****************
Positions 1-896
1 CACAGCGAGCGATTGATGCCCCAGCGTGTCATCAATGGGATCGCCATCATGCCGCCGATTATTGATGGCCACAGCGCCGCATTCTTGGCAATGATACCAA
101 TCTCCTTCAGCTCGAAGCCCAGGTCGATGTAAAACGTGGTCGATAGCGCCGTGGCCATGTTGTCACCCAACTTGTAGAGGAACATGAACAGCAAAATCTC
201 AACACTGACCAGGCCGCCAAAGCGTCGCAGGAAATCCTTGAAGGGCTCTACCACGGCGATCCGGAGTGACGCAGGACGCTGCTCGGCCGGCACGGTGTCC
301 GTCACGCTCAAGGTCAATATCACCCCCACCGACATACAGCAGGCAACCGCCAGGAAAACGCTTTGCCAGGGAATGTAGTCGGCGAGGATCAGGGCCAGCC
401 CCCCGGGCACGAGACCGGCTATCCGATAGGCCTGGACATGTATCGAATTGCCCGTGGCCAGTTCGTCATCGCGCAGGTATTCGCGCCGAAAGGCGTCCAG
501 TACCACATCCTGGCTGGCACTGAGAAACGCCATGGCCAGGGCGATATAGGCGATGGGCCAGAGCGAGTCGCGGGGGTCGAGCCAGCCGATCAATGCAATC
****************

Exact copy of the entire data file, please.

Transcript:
Positions 1-896
1 CACAGCGAGCGATTGATGCCCCAGCGTGTCATCAATGGGATCGCCATCATGCCGCCGATTATTGATGGCCACAGCGCCGCATTCTTGGCAATGATACCAA
101 TCTCCTTCAGCTCGAAGCCCAGGTCGATGTAAAACGTGGTCGATAGCGCCGTGGCCATGTTGTCACCCAACTTGTAGAGGAACATGAACAGCAAAATCTC
201 AACACTGACCAGGCCGCCAAAGCGTCGCAGGAAATCCTTGAAGGGCTCTACCACGGCGATCCGGAGTGACGCAGGACGCTGCTCGGCCGGCACGGTGTCC
301 GTCACGCTCAAGGTCAATATCACCCCCACCGACATACAGCAGGCAACCGCCAGGAAAACGCTTTGCCAGGGAATGTAGTCGGCGAGGATCAGGGCCAGCC
401 CCCCGGGCACGAGACCGGCTATCCGATAGGCCTGGACATGTATCGAATTGCCCGTGGCCAGTTCGTCATCGCGCAGGTATTCGCGCCGAAAGGCGTCCAG
501 TACCACATCCTGGCTGGCACTGAGAAACGCCATGGCCAGGGCGATATAGGCGATGGGCCAGAGCGAGTCGCGGGGGTCGAGCCAGCCGATCAATGCAATC